July 12, 2012
Map showing fires and forest clearing outside PT SCP's concession area in Central Kalimantan, Indonesian Borneo. Courtesy of EIA/Telapak
The report, published Thursday, says that authorities have failed to conduct a criminal investigation into the illegal conversion of more than 23,000 hectares of peatland and peat forest by PT SCP, part of the BEST Group, despite being provided with "sufficient evidence" to do so. EIA and Telapak say the dossier detailed PT SCP's violations of laws governing "land allocation, access to resources and environmental management."
"This case clearly demonstrates the gulf between the rhetoric on reducing deforestation and the reality on the ground. The Government has been aware of the illegality for years but has demonstrated no intent to do anything to protect the environment or the local community in line with the law," said EIA Forests Campaigner Tom Johnson in a statement. "Companies such as PT SCP are operating with extraordinary levels of impunity. A key reason for that is because government officials don’t appear to feel they have any obligation to enforce the law."
"So long as this company continues to profit from its illegal activities with impunity, the Government is effectively sending out the message that it is open season on Indonesia’s peatlands."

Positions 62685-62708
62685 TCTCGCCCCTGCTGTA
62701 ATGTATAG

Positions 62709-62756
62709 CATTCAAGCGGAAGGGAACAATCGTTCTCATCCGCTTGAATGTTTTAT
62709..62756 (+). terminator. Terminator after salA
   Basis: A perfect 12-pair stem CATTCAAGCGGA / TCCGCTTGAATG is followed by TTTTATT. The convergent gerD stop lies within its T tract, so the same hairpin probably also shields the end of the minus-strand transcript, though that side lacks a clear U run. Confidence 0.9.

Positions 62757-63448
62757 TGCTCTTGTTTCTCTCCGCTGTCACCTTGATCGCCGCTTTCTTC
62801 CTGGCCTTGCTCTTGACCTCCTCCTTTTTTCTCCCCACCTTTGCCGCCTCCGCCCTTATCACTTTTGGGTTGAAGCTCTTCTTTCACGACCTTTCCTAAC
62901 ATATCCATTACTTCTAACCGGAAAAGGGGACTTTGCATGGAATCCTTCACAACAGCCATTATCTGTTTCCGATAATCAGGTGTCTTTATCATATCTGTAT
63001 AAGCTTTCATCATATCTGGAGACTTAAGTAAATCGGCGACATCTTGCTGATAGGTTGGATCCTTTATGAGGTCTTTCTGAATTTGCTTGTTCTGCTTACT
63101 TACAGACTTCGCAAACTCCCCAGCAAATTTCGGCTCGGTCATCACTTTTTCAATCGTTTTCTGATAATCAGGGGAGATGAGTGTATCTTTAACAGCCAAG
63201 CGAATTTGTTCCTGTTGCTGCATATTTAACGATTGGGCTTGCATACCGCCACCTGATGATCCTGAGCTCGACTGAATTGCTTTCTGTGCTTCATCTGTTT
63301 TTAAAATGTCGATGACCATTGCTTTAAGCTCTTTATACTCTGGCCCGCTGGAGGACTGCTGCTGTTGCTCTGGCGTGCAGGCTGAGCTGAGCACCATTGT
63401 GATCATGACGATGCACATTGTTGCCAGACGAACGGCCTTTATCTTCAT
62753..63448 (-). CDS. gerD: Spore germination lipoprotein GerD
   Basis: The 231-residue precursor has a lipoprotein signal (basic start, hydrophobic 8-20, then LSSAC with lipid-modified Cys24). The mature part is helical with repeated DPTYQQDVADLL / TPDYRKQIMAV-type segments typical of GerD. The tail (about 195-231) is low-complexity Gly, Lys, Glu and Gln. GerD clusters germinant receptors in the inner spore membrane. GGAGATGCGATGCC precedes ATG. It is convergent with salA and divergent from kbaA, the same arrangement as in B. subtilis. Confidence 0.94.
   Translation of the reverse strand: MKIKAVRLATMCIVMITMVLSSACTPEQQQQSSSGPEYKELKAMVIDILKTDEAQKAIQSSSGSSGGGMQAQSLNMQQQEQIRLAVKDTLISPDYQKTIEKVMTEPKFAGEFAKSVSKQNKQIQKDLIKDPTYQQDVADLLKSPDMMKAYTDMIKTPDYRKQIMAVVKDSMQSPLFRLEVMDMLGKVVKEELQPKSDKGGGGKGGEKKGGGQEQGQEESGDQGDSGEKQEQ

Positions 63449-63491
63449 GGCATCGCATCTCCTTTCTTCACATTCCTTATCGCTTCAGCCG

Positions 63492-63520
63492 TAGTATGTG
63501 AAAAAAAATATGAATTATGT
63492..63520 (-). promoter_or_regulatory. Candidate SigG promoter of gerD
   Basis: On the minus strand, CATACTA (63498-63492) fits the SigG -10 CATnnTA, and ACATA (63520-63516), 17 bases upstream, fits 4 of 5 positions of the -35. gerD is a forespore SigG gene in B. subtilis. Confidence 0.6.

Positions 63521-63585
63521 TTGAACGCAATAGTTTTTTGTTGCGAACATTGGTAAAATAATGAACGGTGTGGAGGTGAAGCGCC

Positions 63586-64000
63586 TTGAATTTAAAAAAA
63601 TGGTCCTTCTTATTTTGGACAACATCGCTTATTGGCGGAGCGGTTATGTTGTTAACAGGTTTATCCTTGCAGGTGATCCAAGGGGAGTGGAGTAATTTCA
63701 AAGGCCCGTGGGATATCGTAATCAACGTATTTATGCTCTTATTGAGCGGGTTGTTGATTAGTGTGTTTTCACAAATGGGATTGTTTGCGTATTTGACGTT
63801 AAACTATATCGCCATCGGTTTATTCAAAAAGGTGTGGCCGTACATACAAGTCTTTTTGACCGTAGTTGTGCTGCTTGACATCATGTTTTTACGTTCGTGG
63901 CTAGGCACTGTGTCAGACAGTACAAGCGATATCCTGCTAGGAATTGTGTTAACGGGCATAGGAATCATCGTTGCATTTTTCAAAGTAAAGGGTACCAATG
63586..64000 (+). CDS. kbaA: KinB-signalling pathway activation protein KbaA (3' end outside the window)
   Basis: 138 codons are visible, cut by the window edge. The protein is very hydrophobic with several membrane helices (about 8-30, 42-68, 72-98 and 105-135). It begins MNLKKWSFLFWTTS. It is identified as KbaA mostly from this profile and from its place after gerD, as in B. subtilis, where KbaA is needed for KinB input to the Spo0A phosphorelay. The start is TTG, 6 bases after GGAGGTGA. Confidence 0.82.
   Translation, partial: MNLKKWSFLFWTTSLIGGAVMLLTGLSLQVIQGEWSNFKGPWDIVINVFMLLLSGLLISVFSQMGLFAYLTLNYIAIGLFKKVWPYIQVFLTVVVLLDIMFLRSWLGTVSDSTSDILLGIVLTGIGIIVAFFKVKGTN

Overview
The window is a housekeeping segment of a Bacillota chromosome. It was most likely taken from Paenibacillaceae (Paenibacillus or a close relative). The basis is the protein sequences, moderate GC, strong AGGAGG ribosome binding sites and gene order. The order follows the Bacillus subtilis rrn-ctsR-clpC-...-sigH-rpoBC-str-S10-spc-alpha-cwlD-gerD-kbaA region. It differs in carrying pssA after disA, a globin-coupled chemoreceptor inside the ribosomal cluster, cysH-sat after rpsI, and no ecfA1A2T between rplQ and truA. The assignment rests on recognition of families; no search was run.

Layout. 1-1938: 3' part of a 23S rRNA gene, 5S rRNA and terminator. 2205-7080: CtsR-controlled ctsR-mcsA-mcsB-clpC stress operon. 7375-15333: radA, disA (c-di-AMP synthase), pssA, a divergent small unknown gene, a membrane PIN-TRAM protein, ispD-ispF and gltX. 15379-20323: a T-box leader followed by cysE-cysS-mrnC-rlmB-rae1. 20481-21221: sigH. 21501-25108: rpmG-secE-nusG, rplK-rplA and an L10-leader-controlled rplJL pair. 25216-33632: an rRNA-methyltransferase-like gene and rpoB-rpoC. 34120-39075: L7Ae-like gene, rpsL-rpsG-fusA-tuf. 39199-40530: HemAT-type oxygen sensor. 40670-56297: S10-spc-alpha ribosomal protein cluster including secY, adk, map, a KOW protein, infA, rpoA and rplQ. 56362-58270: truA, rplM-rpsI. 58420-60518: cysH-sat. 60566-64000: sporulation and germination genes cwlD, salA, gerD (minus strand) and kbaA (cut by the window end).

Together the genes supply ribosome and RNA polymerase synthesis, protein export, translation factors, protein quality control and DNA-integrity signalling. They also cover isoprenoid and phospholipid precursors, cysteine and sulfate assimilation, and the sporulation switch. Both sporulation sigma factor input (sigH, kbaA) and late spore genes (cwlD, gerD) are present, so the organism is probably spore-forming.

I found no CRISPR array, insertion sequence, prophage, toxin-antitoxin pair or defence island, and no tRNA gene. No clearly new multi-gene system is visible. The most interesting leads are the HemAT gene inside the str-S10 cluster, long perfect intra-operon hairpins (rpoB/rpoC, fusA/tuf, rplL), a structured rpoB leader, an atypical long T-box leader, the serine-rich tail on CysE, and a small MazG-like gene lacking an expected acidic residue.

The report says such impunity is common in the plantation sector in Central Kalimantan, the province that is the centerpiece of Indonesia's Reducing Emissions from Deforestation and Forest Degradation (REDD+) pilot program.
"The protection of peatlands from plantation expansion forms a core part of the strategy, but the case of PT SCP suggests these reforms cannot succeed without prosecuting the worst conversion criminals," said EIA.
The report comes as environmentalists continue to pressure the government over ongoing clearing of the Tripa peat swamp in Aceh Province on the island of Sumatra. Recent NASA data shows that fires continue to burn in an area of peat swamp where PT Kalista Alam, a palm oil company, is converting land for an oil palm plantation despite the government's moratorium on such activity. The concession Kalista Alam is developing lies in an area that is officially off-limits under the moratorium, yet the company has not stopped land-clearing activities.
CITATION: EIA/Telapak (2012) Testing the Law.